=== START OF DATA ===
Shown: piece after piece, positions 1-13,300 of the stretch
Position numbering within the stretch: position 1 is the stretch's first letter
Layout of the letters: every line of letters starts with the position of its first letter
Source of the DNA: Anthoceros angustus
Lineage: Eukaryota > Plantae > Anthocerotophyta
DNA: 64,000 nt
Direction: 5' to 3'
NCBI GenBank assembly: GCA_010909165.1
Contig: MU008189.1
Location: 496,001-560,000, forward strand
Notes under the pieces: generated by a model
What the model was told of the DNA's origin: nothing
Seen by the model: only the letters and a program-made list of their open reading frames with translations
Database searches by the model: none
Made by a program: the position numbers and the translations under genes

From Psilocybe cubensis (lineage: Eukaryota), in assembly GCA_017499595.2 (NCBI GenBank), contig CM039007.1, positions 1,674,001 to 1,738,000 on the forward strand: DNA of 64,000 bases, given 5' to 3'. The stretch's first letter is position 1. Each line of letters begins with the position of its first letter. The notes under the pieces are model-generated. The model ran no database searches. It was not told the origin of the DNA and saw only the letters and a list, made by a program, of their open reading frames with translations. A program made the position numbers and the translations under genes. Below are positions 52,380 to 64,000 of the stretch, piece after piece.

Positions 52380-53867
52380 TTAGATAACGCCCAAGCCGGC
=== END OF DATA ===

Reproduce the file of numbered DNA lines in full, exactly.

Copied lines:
Shown: piece after piece, positions 1-13,300 of the stretch
Position numbering within the stretch: position 1 is the stretch's first letter
Layout of the letters: every line of letters starts with the position of its first letter
Source of the DNA: Anthoceros angustus
Lineage: Eukaryota > Plantae > Anthocerotophyta
DNA: 64,000 nt
Direction: 5' to 3'
NCBI GenBank assembly: GCA_010909165.1
Contig: MU008189.1
Location: 496,001-560,000, forward strand
Notes under the pieces: generated by a model
What the model was told of the DNA's origin: nothing
Seen by the model: only the letters and a program-made list of their open reading frames with translations
Database searches by the model: none
Made by a program: the position numbers and the translations under genes

From Psilocybe cubensis (lineage: Eukaryota), in assembly GCA_017499595.2 (NCBI GenBank), contig CM039007.1, positions 1,674,001 to 1,738,000 on the forward strand: DNA of 64,000 bases, given 5' to 3'. The stretch's first letter is position 1. Each line of letters begins with the position of its first letter. The notes under the pieces are model-generated. The model ran no database searches. It was not told the origin of the DNA and saw only the letters and a list, made by a program, of their open reading frames with translations. A program made the position numbers and the translations under genes. Below are positions 52,380 to 64,000 of the stretch, piece after piece.

Positions 52380-53867
52380 TTAGATAACGCCCAAGCCGGC